On a sweltering summer afternoon in 1925 a young woman stood on a train platform in Philadelphia. Leaving her husband and friends, she was setting out on a journey that would change the way people look at people.

       She was just 23 and weighed less than 100 pounds.  She had never spent a full day alone in her life.  That spring, doctors had examined her for chronic neuritis and other pains.  Diagnosing fatigue, they prescribed a long rest.  Defying their advice, the young woman set out across America, bound for a tropical island visited only by a mail boat every three weeks. 

         Her parents had begged her not to go.  Peers belittled her plan to study women and children.  Yet she was sworn to help humanity question the "civilized" and the "savage."   Three years later, she was a household name – Margaret Mead.

       Margaret Mead devoted her life to a battle that has raged since the dawn of human thought -- nature vs. nurture.  Are we as we are because we are born a certain way or because we are raised a certain way?  Before Mead headed for the South Pacific, nature had trounced nurture.  Sex, gender, and family patterns were locked in by “human nature,” and “primitive” peoples were seen as backward and childlike, with nothing to teach Western civilization.  More than any other thinker of her time, Mead changed those views.  As with Freud and Darwin, nothing was ever the same when viewed through her lenses. 

         Yet to change how people look at people, Mead had to open her mind as well as her notebook.  At Barnard College, she found anthropology tarred by white supremacy, "the stupid underbrush of nineteenth century arguments.”  So she crossed the street to Columbia.  There, the pioneering anthropologist Franz Boas led her to ask whether behavior might owe more to culture than biology.  To test her theory, she changed her doctoral thesis from a study of South Seas tattooing to the study of adolescence.

       When her train reached San Francisco that summer of 1925, Mead boarded a boat for Honolulu, then hopped a US Navy ship to the American base at Pago Pago.  Leaving the base behind, she entered the native world, as alone as anyone can be in the damp, teeming tropics.  Cut off from her own culture, she holed up in a thatched roof hotel and went to work.

         First she studied the Samoan language, learning a passable patois.  In off hours, she strolled crowded streets, the only white woman for hundreds of miles.  The tropics fed her soul as Northeastern climes never had.  She inhaled the smell of frangipani blossoms "mixed on the warm breeze with the odor of slightly fermented overripe bananas." 

         After six weeks, Mead moved to the Samoan island of Ta’u to live with natives.  She was especially drawn to teenage girls.  She talked to them about their lives, especially their sex lives.  And in their stories of romantic trysts framed by palm trees and crashing surf, she found a world unbridled by Western concepts of chastity and fidelity.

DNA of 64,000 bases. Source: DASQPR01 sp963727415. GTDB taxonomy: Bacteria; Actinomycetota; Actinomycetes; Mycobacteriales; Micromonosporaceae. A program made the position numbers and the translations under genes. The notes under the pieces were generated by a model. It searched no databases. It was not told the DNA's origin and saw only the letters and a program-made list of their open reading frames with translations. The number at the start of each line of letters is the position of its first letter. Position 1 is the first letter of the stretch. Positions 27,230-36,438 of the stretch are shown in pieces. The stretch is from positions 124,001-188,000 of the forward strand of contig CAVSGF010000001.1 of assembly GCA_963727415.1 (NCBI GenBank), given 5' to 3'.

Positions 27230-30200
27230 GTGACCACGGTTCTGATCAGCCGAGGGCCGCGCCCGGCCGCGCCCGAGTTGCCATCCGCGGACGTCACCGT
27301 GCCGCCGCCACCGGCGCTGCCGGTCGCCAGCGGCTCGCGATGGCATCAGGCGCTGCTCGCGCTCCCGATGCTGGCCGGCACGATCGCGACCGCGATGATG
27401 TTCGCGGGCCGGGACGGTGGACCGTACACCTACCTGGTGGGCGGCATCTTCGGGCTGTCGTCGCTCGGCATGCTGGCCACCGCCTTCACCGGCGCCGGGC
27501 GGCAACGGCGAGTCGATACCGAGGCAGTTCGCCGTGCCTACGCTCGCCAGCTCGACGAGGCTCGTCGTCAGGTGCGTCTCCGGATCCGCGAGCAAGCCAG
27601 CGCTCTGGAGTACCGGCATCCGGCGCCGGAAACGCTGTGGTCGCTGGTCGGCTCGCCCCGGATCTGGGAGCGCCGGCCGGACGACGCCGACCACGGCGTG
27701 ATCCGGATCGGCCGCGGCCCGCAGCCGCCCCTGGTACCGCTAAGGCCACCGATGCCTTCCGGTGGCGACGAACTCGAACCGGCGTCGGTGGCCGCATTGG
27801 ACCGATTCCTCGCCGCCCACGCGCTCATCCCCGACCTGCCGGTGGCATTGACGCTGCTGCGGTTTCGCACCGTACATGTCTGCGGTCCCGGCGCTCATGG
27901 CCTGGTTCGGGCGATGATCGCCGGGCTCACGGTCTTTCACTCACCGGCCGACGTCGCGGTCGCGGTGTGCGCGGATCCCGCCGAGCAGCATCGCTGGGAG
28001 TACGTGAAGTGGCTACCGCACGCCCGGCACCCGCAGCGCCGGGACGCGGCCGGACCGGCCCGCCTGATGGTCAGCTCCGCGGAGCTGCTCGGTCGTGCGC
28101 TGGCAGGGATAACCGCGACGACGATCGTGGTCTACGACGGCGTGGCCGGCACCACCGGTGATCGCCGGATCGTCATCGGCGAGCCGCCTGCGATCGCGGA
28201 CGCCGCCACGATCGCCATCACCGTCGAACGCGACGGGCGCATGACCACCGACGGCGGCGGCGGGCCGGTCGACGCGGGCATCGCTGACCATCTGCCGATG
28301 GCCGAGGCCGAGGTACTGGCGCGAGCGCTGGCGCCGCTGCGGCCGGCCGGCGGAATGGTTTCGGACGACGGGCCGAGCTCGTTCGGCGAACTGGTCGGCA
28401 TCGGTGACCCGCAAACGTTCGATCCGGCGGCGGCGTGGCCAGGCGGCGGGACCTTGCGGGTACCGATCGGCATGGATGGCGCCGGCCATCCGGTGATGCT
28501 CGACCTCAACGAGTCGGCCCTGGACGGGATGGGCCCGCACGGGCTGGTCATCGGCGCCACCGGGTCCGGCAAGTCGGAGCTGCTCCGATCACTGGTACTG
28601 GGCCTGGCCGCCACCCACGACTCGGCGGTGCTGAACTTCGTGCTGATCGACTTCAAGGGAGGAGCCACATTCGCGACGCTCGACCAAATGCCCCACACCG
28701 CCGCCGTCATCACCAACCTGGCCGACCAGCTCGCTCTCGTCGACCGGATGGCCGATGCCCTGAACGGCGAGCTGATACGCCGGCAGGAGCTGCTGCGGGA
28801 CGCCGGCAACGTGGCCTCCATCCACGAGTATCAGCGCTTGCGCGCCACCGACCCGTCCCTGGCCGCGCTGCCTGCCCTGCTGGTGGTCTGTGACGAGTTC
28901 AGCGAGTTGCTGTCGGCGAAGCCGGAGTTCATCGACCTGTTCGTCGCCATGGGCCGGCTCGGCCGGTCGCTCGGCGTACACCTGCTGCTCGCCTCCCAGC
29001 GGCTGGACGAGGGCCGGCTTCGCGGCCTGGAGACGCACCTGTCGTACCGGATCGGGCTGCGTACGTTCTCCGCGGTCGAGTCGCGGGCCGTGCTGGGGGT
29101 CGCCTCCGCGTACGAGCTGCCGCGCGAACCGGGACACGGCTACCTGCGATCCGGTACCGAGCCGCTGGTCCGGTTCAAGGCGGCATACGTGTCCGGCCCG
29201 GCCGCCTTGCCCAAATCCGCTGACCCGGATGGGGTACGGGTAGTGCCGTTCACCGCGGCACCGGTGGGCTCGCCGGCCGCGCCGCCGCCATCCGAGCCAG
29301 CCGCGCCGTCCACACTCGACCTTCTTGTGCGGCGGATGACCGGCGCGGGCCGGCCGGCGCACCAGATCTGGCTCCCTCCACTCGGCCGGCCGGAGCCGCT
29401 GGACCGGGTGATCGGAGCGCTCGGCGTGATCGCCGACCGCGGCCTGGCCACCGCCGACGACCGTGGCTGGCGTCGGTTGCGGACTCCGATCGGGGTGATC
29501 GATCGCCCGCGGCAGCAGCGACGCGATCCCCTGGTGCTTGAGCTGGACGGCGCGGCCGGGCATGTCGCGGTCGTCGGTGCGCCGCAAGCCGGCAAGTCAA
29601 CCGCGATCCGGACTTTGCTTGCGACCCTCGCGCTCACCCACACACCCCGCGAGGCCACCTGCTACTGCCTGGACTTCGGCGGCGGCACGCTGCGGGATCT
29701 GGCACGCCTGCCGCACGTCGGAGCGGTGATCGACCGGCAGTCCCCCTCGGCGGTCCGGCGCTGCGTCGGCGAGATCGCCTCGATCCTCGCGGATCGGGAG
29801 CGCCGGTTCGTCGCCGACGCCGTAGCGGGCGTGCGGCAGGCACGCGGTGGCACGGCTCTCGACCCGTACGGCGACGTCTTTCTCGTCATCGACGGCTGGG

Natives who had never met a young woman on her own called Mead taupou¸-- ”ceremonial virgin.”  They played with her straight hair and toyed with her American trinkets.  And years later, Mead’s critics would say the Samoans tricked her.

       Margaret Mead spent nine months in Samoa.  When she returned to the America of flappers and speakeasies, she began writing.  Her first book, Coming of Age in Samoa, shocked and enthralled Americans.  The late 1920s saw a widespread fascination with the ancient and the primitive.  King Tut's tomb had recently been discovered.  Roy Chapman Andrews, the model for Indiana Jones, had just brought dinosaur eggs from the Gobi Desert.  British excavations in Greece were making headlines.  But Mead's slim book, challenging hidebound notions of culture, sex, and family, outshone the rest.  It made her famous and landed her a job at the Museum of Natural History in New York.  It also stirred a controversy that still rages.  Might Samoan girls, describing their sexual adventures, have been playing a joke on the "ceremonial virgin?"

       In 1983, a New Zealand anthropologist charged that Mead had been duped.  The islands were no paradise, Derek Freeman said.  They were as filled with anxiety, violence, and sexual confusion as any other society.  Mead, he said, had fallen for teenage tales. A culture-wide debate ensued.  Critics attacked Mead and the "permissiveness" she sanctioned.  Defenders upheld her work, charging that the modern Samoa Derek Freeman studied had been changed by Christian missionaries.  Nurture, not nature, shaped the human psyche, and adolescence did not have to be as troubled as in Western cultures.

         The debate continues, a crack in the intellectual edifice that was Margaret Mead.  But most academics now reject "the trashing of Margaret Mead," and agree that Freeman's attack "looks like 'much ado about nothing' to many of his critics."

         At various times Margaret Mead was: professor, tribal sojourner, museum curator, mother, wife to three husbands, lobbyist for nuclear disarmament, filmmaker, stern critic, dogged optimist, and, her guests agreed, a great salad maker.  The topics of her books range from child rearing to race to American schools.  Well into her 70s, she was still returning to the "primitive" world, studying, working, learning.  She died of pancreatic cancer in 1978.

       Decades later, Mead's work lives in her writing, in museum exhibits, and in how people look at people.  But in recent years, she has also become known for a single quote.  Printed on posters and bumper stickers, cited in articles and Tweets, worn on T-shirts and paraded on protest signs, Mead's words offer hope for humanity.  "Never doubt," she said, "that a small group of thoughtful, committed citizens can change the world.  Indeed, it's the only thing that ever has."